Congrats Mike. I'm looking foward to seeing the Cobra Jeep in person.
Thanks Bill. The beers I brewed weren't quite carbonated enough before I had to leave for my Christmas vacation so I'll have to send them to you in January. Sorry for the wait but I don't think you'd want to drink flat beer.
"That, and searching 1979 CJ7 on Google and having my build thread currently come up as the first result is pretty cool too."
Really cool... Congrats on the award. Keep posting pictures - I'm leaning on your thread for motivation. Mine is down to the frame in a very cold garage.....
Cold garage, I can relate. My bullet heater was just enough to make it bearable to work and a shot of Captain in your Coke will keep it from freezing.
There's a speck of dust right there. See it?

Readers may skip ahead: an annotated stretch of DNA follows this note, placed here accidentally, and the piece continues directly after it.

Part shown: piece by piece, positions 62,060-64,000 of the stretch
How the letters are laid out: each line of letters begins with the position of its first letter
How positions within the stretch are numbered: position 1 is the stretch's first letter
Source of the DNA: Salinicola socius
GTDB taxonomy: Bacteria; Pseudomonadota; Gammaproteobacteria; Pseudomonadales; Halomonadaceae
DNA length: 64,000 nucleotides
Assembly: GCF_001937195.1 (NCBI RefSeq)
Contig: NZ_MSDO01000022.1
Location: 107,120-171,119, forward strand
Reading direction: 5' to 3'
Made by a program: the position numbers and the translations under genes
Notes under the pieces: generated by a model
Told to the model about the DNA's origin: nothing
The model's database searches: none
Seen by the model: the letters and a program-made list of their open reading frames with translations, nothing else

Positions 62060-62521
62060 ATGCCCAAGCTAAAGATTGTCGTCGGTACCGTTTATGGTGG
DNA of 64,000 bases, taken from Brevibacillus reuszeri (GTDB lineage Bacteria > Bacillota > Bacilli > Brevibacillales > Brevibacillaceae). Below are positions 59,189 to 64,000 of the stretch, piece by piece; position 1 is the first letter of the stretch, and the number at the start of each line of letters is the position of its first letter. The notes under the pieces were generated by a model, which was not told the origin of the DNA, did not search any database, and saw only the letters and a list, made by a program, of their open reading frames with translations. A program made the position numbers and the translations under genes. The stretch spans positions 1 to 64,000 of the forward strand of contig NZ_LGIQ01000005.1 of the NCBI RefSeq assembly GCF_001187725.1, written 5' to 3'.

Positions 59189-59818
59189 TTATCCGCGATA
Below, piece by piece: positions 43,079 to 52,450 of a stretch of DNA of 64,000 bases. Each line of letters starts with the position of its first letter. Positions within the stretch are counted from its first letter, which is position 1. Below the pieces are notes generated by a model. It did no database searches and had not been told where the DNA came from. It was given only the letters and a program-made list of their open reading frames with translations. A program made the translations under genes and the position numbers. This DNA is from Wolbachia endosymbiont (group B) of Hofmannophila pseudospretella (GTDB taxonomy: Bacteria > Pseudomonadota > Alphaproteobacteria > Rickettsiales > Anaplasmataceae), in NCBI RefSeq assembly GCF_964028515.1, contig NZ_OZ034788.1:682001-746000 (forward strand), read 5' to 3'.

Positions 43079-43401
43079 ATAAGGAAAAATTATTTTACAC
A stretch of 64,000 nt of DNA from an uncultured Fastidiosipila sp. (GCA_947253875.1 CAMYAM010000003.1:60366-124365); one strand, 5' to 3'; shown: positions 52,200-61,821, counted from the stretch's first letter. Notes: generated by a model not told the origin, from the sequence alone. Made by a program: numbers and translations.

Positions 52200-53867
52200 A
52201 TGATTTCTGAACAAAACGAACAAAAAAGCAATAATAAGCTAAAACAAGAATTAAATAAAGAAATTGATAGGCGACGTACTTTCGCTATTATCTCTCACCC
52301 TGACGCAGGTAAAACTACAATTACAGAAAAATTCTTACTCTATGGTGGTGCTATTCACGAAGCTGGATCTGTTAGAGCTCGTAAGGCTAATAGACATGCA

This is not the speck of dust you are looking for, move along, move along.
I am just starting my teardown, what brand of aircraft stripper did you use? You might have answered this already but I am not all the way through your thread. thanks
I've tried several different brands of paint stripper including Kwik-Strip Aircraft stripper, Kleen-Strip and POR-Strip.
They all basically worked the same but I like the thicker ones which stick to the surface and is not as runny so it stays in place. The key is to make a quick scuff on the paint surface until it is dull, then add a solid coat of the stripper thick enough to where you can let it sit for 10-15 minutes and it will still be wet. You have to give it a solid 10-15 minutes to allow the stripper a chance to do its' job.
Once it bubbled up, I would scrape off what I could with a gasket scraper then finish it off with a wire wheel. The parts I didn't scuff up enough to dull the paint before applying the stripper took 2-3 coats before it was cleaned. If I scuffed the paint before applying the stripper, 90-95% would be removed on the first pass and the rest came off easily with a wire wheel after a light second coat.